Hollywood is suffering from a real identity crisis. The pandemic really showed just how valuable entertainment really is, but at the same time, it showed the weakness of the theatrical experience when no one can get out of their houses. And later when no one wants to leave them. The result of such an event has basically put Hollywood on a risk-averse trend, even more than usual, and their obsession with having IPs roll out content for both film and television is already starting to wear thin.
R.I.P.D. 2: Rise of the Damned is a film directed by Paul Leyden and stars Jeffrey Donovan, Penelope Mitchell, and Richard Brake. The film is based on the popular series of comic books and serves as a sequel and a prequel to the 2013 film starring Jeff Bridges and Ryan Reynolds. The film tells the story of Sheriff Roy, who dies in a shooting days before his daughter’s wedding and is sent to the R.I.P.D. a department in heaven that deals with demons who are terrorizing Earth.
The original R.I.P.D. flopped hard at the box office, and it was a signal for Bridges to stop doing all the work he has been doing in genre flicks. Which often ended up being quite generic and poorly constructed films. The film also marked the end of an era for Ryan Reynolds before he would come back with Deadpool on his back. The movie was plagued with a poor script and poor character writing, so when the series didn’t continue, very few people were disappointed.
That film was made at a time when every single studio wanted to create its own Marvel Cinematic Universe, but there were countless efforts that were not meant to be. So, when R.I.P.D. 2: Rise of the Damned is released directly to video-on-demand, it feels not only like we have gone back in time to when the first movie was a potential franchise. But also to the time when unwanted sequels ended up directly on DVD. R.I.P.D. 2: Rise of the Damned is a sequel to a movie nobody wanted and very few remember.
R.I.P.D. 2: Rise of the Damned is clearly produced on just a fraction of the budget of the original, and because of it, the production values have gone out of the window. It is still a very solid movie from a technical standpoint. It even showcases some solid visual effects and cool creature design in the third act, but it is just a shadow of what the first movie had to play with. The cuts have not only been made in the VFX and production design departments, but also when it comes to the actors.
Jeffrey Donovan is a fine actor, he kills it every time he is on-screen, and while he might not be a huge star, he works his ass off in every single project. He is a familiar face to anyone who has enjoyed film or television in the past 20 years. However, it is clear that he is way cheaper than any of the actors from the original movie, and sadly, Donovan is trapped in a movie with the same poor script as the first movie. The same can be said for Mitchell. She is a fine actress, but the script doesn’t really help her at all.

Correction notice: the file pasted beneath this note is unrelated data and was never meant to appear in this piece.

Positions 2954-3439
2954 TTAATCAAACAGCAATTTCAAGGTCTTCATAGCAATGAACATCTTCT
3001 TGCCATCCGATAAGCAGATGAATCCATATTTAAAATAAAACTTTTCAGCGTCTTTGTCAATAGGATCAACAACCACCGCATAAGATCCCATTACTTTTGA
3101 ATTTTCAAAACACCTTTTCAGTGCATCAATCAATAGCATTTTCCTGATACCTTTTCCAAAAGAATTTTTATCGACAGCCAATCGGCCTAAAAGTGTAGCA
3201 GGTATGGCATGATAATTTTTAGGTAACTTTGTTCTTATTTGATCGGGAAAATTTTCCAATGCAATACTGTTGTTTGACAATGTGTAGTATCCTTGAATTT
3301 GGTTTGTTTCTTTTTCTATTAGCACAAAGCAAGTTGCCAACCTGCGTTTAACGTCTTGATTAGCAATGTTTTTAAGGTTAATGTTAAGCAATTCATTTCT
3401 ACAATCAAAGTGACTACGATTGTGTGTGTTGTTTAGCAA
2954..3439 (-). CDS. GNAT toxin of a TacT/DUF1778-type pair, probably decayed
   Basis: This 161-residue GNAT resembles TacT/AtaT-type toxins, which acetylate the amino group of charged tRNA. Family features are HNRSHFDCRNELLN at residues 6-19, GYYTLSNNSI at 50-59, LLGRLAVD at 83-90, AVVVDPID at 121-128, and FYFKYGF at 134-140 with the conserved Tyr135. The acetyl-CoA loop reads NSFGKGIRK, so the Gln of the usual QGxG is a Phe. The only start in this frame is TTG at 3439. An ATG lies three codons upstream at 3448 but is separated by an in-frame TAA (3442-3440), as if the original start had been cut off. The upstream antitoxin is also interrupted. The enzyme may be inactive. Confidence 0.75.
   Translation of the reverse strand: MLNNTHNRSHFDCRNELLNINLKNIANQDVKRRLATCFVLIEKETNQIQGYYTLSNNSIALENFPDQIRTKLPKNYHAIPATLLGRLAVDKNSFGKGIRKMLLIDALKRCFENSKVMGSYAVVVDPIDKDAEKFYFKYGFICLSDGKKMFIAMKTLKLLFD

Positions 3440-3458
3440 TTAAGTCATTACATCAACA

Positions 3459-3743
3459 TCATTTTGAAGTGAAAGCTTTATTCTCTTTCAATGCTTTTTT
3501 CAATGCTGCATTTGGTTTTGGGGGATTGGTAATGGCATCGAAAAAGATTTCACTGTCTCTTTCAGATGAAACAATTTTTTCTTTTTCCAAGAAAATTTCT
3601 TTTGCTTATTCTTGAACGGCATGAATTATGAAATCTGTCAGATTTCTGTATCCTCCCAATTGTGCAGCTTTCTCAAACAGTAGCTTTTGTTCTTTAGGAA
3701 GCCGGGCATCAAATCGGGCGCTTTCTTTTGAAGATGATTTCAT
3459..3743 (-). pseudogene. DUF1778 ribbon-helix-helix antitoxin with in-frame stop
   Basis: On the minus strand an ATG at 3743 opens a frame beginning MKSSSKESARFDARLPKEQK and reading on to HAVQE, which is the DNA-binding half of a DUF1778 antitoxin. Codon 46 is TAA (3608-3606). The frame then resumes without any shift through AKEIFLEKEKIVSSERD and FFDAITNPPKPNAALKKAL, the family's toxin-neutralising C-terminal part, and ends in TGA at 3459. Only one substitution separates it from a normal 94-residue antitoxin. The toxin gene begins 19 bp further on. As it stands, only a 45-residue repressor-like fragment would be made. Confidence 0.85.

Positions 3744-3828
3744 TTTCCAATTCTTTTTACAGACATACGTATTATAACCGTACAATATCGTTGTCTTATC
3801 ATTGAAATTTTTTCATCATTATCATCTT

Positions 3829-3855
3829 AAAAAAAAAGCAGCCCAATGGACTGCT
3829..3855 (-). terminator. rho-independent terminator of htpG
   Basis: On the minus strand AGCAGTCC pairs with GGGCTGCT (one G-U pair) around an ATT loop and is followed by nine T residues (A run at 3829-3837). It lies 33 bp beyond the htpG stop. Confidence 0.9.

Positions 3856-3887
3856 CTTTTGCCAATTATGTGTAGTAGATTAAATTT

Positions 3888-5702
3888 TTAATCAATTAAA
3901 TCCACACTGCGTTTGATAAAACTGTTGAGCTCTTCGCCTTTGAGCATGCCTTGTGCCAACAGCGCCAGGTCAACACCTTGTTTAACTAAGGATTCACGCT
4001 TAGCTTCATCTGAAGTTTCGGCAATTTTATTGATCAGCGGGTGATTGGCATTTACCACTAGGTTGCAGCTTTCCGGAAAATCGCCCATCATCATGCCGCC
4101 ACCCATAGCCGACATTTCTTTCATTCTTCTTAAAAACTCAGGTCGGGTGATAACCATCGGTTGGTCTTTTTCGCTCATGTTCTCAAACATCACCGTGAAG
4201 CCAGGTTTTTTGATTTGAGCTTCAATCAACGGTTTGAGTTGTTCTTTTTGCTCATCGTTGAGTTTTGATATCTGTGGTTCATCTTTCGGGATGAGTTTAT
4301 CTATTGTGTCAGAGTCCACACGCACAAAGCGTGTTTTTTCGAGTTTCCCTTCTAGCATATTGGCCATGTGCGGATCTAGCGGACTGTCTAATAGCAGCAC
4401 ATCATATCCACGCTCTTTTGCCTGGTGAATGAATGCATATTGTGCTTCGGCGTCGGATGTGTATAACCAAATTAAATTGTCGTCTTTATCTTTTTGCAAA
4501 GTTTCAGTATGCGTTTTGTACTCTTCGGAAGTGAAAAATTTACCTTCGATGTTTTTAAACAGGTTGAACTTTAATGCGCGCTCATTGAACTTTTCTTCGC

The writers of the movie are clearly trying to imitate the formula that has made the Marvel films so successful. They are trying to create an action comedy, where the characters have solid arcs, there are cool action set pieces, and there are also many jokes throughout the entire runtime. Unfortunately, the movie doesn’t have the money to create amazing action sequences, the arcs are put together in a very sloppy way, and worse, the jokes are not funny.
The Old West setting is one where their dialogue needs a certain quality that makes it feel authentic but also fun to listen to. This doesn’t happen in R.I.P.D. 2: Rise of the Damned. Here, in this movie, every single character talks in a way that feels like someone trying to imitate the way people sounded in the Old West, but without having any idea of what that actually sounds like. The results are jokes and lines of dialogue that feel way too modern for the characters’ mouths.
There are also some very modern sensibilities thrown around involving social commentary. This is perfectly fine, but the universe within the movie suddenly falls into these modern sensibilities a bit too quickly, and they sound fake after a short while. The entire social commentary feels more like a checkbox that needed to be checked than an actual idea that was thrown around and put into the script.
In the end, R.I.P.D. 2: Rise of the Damned arrives on our screen with very low expectations. The final result is a movie that feels lost in the sea of content we have nowadays. Who wanted to see this movie, and who will want to see it? It will definitely find its audience, but as an effort to revive a property that was already dead, this feels like quite a miscalculation.